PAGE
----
To say that the US and China’s relationship is lukewarm is an understatement. Even if Democratic nominee Joe Biden wins the elections, US-China trade relations won’t improve. Taimur Baig, the chief economist at DBS Group Research, said the election won’t change the status. Even before the pandemic, Chinese tech firms bore the brunt of the administration’s ire. Phone giant Huawei and social media app TikTok both experienced what it’s like first hand. Trump called out both Chinese companies as capable of collecting American user data. After doing so, they would hand the information over to Beijing.
The US Commerce Department followed suit last week to the White House’s example. The US placed restrictions on exports against China’s biggest chip maker SMIC. The department feared that export equipment might end up used for military purposes.
If you think Biden will change policies and change direction on China, you’re wrong. Baig said: “Imagine a scenario where Biden becomes president, I don’t think on the technology issues … (they) are going to go away in any meaningful manner. It may be less volatile, it may be more rules-based, but the tensions will remain.”
“So I don’t think the U.S. elections outcome per se makes things infinitely better for China. It probably makes it a little less volatile,” Baig added.
How do you solve a problem like China?
A Gallup poll made last February showed that 33% of Americans have a favorable opinion of China. In 2018, 53% favored China, while last year it was 41%. Note that these numbers were pre-pandemic and during a time when the US economy was humming.
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Newer research from Pew last July now shows that 73% of Americans hold China in a bad light. Coronavirus, Chinese spy students, and the Huawei issue may have eroded China’s image. However, the same survey reported that 51% want to form a strong economic relationship with China.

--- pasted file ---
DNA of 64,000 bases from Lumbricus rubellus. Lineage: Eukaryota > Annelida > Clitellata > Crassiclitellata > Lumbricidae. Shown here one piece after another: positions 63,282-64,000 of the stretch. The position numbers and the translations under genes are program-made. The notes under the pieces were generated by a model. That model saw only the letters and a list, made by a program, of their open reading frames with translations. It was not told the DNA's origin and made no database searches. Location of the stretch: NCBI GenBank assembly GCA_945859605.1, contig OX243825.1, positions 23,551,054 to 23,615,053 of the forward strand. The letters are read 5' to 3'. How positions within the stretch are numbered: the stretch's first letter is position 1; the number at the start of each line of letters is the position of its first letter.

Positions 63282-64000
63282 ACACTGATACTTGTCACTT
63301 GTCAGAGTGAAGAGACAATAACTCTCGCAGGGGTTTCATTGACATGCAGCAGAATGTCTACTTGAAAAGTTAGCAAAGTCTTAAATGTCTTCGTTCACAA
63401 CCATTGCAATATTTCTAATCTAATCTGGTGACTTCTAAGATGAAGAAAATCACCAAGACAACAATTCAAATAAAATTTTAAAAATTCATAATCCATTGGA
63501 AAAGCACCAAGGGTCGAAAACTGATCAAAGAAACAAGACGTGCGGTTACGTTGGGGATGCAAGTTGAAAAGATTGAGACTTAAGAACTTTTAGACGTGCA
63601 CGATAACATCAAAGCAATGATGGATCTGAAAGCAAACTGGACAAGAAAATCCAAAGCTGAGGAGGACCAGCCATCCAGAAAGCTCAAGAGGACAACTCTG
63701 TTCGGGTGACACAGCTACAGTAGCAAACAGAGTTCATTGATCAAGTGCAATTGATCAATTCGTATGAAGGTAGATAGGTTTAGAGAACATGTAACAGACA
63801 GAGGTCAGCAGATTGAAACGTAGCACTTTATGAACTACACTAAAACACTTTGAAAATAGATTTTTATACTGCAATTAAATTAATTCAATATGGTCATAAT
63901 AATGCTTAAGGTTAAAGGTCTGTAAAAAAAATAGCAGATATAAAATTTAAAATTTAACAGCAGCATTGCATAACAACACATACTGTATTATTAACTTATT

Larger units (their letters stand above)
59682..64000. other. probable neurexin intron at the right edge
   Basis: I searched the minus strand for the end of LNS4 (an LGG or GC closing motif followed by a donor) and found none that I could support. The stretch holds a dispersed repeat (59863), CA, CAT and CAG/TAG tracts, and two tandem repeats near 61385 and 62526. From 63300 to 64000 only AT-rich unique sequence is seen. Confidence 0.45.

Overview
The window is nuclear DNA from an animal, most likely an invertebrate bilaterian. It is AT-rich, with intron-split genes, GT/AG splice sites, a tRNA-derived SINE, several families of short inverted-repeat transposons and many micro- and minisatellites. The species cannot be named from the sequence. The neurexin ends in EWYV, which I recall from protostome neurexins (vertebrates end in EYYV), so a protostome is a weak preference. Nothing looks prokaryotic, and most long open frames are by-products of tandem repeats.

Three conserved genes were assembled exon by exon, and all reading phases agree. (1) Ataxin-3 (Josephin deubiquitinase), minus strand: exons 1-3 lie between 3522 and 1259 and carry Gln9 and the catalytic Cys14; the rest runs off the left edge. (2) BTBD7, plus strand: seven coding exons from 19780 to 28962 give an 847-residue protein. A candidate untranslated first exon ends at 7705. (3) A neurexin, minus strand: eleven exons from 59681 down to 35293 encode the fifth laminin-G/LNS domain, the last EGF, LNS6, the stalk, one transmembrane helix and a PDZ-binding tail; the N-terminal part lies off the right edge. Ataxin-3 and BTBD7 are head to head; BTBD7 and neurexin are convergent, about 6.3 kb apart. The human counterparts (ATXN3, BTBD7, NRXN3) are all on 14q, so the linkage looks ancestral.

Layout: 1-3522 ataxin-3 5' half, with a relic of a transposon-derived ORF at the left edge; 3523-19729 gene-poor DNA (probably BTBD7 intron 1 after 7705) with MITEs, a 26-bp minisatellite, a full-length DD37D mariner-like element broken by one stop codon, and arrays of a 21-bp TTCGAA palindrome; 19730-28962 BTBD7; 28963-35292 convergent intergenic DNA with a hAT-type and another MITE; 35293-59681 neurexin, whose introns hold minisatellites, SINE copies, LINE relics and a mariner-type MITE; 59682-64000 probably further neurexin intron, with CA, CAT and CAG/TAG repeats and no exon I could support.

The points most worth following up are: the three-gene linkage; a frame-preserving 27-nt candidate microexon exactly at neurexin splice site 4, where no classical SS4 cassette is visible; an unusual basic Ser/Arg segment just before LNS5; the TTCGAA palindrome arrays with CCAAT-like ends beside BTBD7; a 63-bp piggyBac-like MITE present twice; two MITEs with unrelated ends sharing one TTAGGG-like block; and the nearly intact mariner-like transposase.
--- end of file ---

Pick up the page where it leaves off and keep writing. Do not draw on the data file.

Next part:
Biden is tiptoeing on China
What does Biden have to say about American sentiment? In 2018, when Trump sparked a trade war by imposing billions of dollars in tariffs on Chinese goods. Beijing retaliated almost immediately on American produce. Biden criticized the White House, saying that the tariffs hurt American businesses. At the same time, he advocated the US to “get tough on China.” He warned that America needs to act or China will “keep moving and robbing U.S. firms” of patents and technology.
Trade experts think that Biden is under pressure to continue the tough stance on China. Given the anti-China sentiment, he may continue the tariffs started by his rival. Baig believes China can take care of itself. He said: “On one hand, you could argue that the trade tensions forced China to increase investments in domestic homegrown technology, and it acts as a booster shot, if you will, inadvertently by Trump … by pushing China into a corner (and) forces China towards what they call self-sufficiency. So I don’t think that hurts China in the near term.”
At least Trump’s standing his ground
Baig wondered if it’s sustainable for the U.S. to continue denying China. Both candidates can declare they don’t want China’s military to gain access to US tech. But declaring a national security movement based on that might be more difficult. The sheer number of consumer products that use similar tech is too lucrative to ignore.
Kurt Campbell and Elly Ratner, senior Obama officials admitted downplaying the China threat. They have also started pushing a less aggressive form of free trade. Biden is aware that letting China run free with trade is not a policy that America wants anymore. Former undersecretary for commerce Frank Lavin believes Biden needs to follow Republican policy. Biden has to “retain some elements of Trump policy, but he certainly will not retain the harsh tone and the sort of combative rhetoric.” He added, “that will be an improvement.”
Watch this as SkyNews Australia showing that Presidential candidates Donald Trump and Joe Biden are “trying to outpoint each other in China”:
Say what you want about Trump’s hardline stance about China, but the man knows how to stand his ground. The Democrats realize that handling China with kid gloves is what may have emboldened it. They now want to say no like Trump. But in a kinder, gentler approach. Good luck with that.